Transmedia is the scholarly term for fancy, widespead storytelling. It refers to the way that many platforms can tell a single story. It involves the “convergence” of digital mediums in tandem, where producers of media meet media consumers and overlap. Producers can be tweeters (?), Instagrammers, bloggers, and Buzzfeed collaborators all the way to creatives in marketing agencies, Silicon Valley, and Hollywood. Intermediality results when distinct medias interact and speak on the same ideas, either intentionally or organically. The campaigns to advertise Star Wars: The Force Awakens and the online discussion about Harambe’s plight went viral on the internet, both falling into the category of transmedia.
Viral campaigns almost always involve the audience for which the original message was intended. In the case of Harambe, very few media outlets posted about the incident initially, but the volume of media produced in response to the conversation surrounding the events of Harambe’s death far exceeded it. Social media, protests, flowers and cards at the Cincinnati Zoo, and all of the memes, videos, forums, costumes (and articles protesting costumes), texts, and tweets generated can be characterized as transmedia. The New York Times attempted to explain some of the phenomenon of recirculated content: “As more people become more familiar with more of these memes, you get this cross-pollination,” Professor Milner said. “Which is maybe why we’re seeing less stand-alone memes and more of this mixture of this kind of melting pot that we’ve created.”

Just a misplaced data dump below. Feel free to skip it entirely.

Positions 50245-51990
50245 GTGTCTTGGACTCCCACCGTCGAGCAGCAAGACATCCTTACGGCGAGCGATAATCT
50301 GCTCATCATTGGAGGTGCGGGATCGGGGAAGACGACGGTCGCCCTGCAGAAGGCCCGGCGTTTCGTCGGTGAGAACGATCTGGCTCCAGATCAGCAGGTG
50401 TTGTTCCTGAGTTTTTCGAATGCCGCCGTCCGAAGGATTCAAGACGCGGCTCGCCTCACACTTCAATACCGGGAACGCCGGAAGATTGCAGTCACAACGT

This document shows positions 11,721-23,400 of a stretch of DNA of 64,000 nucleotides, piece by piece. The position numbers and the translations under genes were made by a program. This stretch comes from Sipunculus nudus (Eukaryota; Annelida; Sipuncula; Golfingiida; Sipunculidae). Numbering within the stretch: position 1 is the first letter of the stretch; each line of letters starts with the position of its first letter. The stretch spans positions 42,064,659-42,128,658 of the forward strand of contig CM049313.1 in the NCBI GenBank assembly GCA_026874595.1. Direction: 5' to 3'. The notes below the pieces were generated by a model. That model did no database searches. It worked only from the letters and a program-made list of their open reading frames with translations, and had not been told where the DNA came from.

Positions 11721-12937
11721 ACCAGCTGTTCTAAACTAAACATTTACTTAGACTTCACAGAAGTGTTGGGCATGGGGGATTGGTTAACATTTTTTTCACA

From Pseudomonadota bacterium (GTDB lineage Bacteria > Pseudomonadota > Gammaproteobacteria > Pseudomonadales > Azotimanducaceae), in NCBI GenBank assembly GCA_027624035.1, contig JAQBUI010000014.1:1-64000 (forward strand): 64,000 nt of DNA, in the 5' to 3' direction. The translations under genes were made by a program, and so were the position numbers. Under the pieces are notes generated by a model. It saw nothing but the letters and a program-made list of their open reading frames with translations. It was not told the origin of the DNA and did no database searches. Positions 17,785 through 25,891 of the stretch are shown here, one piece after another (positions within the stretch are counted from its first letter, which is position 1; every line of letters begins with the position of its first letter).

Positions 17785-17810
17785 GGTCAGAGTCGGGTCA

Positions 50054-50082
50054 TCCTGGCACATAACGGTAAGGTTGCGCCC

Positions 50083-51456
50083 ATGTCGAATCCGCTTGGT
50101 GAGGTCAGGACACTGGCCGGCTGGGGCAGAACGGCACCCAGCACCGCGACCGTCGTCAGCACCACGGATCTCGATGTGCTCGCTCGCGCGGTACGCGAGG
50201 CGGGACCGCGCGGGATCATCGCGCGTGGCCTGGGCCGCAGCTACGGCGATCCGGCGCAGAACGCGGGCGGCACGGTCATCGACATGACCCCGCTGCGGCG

It’s important to note that the Cincinnati Zoo didn’t generate this buzz on their own; in fact, they pleaded for the attention to end. The trolling eliminated the Zoo’s voice from the conversation and turned it into a distant, detached authority on the event. Had the Zoo engaged the public in their dialogue, perhaps through education on zoo safety and conservation, the momentum may have been productive for their institution and for zoos everywhere. A campaign soliciting Cincinattians to submit favorite memories of seeing Harambe at their family zoo visit or encouraging productive advocacy could have really leveraged the attention instead of steering it into darker, mocking territories.
“One marketing agency promoting an increase in social media engagement suggests, “Your communications and actions must build off of all of the other ways that the customer is raising a hand to engage.” Hands seem to be raising in all kinds of arenas and now it’s the business’ job to call on them and listen. Customers may be their secret marketing weapon, an unsolicited megaphone for brand awareness and advocacy.